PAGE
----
Analysis of an Impinging Two-Dimensional Jet

[+] Author and Article Information
A. H. Beitelmal1

 Hewlett-Packard Laboratories, 1501 Page Mill Rd., Palo Alto, CA 94304monem@hp.com

A. J. Shah

Department of Mechanical Engineering, University of California, Berkeley, CA 94720-1742

M. A. Saad

Department of Mechanical Engineering, Santa Clara University, Santa Clara, CA 95053


Corresponding author; phone: (650) 857-8496; fax: (650) 857-7029.

J. Heat Transfer 128(3), 307-310 (Aug 17, 2005) (4 pages) doi:10.1115/1.2150841 History: Received January 13, 2005; Revised August 17, 2005

Heat transfer in jet impingement is a complicated phenomenon and a general analytical solution is not available. Typical jet impingement studies are conducted experimentally and best-fit correlations are proposed (Beitelmal, Saad, and Patel [2]; Beitelmal [3]; Beitelmal, Saad, and Patel [4]; Schauer and Eustis [7]; McMurray, Myers, and Uyehara [8], Gardon and Akfirat [9]). Separate solutions for the stagnation region and the wall jet region are then combined to determine the overall heat transfer solution for the impinging jet. In this paper, stagnation and wall jet region solutions for a two-dimensional jet normally impinging on a flat surface are developed using heat transfer relations available in the literature. These solutions are analyzed and compared to previous experimental results (Beitelmal, Saad, and Patel [2]; Beitelmal [3]). The potential flow assumption is used for the fluid dynamics analysis at the stagnation region. For the wall jet region, a comparison was achieved through consideration of the classical analytical solution for parallel flow over a flat plate. Analytical solutions as well as semiempirical solutions for the stagnation region and the wall jet reported by previous investigators were also considered. Predictions for heat transfer in the stagnation region using potential flow assumptions were found to be accurate to within 20%. For the wall jet region, previous correlations predicted by McMurray, Myers, and Uyehara [8] and Nizou [10] were found to be the most accurate. At large values of xD, the heat transfer properties in the wall jet are shown to be very similar to those of a turbulent boundary layer over a flat plate. Such a simplified analysis in different regions of an impinging jet using some basic fluid dynamics assumptions can greatly facilitate a prediction of the local Nusselt number.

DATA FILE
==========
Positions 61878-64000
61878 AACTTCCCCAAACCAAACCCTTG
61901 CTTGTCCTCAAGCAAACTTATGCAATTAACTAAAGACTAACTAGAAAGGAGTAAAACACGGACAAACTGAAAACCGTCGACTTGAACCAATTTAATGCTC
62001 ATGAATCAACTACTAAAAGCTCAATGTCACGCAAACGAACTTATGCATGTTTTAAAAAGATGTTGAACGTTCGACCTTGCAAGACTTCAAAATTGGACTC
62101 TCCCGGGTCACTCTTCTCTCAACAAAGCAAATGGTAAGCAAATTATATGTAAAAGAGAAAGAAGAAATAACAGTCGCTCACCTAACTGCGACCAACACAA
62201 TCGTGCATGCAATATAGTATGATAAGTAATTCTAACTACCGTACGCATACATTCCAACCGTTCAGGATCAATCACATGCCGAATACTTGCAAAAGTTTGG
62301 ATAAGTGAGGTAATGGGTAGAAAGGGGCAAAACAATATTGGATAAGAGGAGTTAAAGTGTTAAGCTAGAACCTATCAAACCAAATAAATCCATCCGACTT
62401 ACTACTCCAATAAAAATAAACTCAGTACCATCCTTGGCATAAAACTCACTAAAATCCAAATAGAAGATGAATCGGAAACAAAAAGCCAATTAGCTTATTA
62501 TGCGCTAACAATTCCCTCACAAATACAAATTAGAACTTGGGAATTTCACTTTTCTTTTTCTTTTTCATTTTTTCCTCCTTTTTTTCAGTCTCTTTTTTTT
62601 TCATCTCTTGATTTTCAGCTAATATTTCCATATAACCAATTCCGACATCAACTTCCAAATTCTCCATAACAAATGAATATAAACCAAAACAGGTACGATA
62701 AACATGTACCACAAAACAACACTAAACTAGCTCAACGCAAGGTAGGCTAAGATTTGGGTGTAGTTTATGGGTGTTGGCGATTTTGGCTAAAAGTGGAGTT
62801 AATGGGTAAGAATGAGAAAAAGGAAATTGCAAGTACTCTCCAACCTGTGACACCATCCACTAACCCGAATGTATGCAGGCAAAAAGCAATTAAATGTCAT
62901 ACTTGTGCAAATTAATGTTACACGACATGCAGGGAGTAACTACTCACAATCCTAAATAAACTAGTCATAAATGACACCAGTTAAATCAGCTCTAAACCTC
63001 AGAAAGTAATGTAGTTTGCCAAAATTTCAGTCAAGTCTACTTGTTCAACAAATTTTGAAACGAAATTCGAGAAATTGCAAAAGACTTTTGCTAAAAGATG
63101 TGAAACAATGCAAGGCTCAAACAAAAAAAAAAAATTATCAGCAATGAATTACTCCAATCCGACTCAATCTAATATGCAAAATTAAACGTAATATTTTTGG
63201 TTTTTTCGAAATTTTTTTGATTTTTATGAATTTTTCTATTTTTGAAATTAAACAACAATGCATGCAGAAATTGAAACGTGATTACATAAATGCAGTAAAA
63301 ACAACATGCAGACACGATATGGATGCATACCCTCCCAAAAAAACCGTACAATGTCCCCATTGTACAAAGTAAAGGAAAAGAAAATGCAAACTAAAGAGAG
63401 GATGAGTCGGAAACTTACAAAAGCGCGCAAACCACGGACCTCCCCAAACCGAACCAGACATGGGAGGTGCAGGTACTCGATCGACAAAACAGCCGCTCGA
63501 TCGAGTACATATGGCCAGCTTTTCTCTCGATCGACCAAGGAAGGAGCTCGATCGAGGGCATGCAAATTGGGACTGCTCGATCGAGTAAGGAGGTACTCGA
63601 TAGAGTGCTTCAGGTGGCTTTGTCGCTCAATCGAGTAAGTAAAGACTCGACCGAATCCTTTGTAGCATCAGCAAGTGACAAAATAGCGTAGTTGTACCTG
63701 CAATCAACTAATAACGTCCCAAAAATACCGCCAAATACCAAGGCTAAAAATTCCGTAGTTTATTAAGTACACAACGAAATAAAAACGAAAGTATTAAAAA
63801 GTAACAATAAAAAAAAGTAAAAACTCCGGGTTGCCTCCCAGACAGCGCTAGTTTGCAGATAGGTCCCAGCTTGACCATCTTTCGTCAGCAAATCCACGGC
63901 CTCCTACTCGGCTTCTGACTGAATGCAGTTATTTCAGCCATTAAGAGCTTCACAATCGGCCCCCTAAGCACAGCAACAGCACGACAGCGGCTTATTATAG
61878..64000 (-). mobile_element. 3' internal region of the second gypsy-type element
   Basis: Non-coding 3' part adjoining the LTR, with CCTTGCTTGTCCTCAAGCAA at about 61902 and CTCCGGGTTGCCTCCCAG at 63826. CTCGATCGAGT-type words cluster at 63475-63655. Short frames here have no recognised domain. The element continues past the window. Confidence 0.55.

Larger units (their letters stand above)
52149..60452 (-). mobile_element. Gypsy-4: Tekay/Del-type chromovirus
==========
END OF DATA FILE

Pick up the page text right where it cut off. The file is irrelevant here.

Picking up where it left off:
Copyright © 2006 by American Society of Mechanical Engineers
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Grahic Jump Location
Figure 1

Impinging jet nomenclature

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Figure 2

A comparison between the present results and previous investigations for the stagnation point (Re=7900)

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Figure 3

A comparison between the present results and previous investigations for the wall jet (z∕D=10,Re=12000)

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Figure 4

Experimental trends in the Nusselt number as a function of (x∕D,z∕D,Re)




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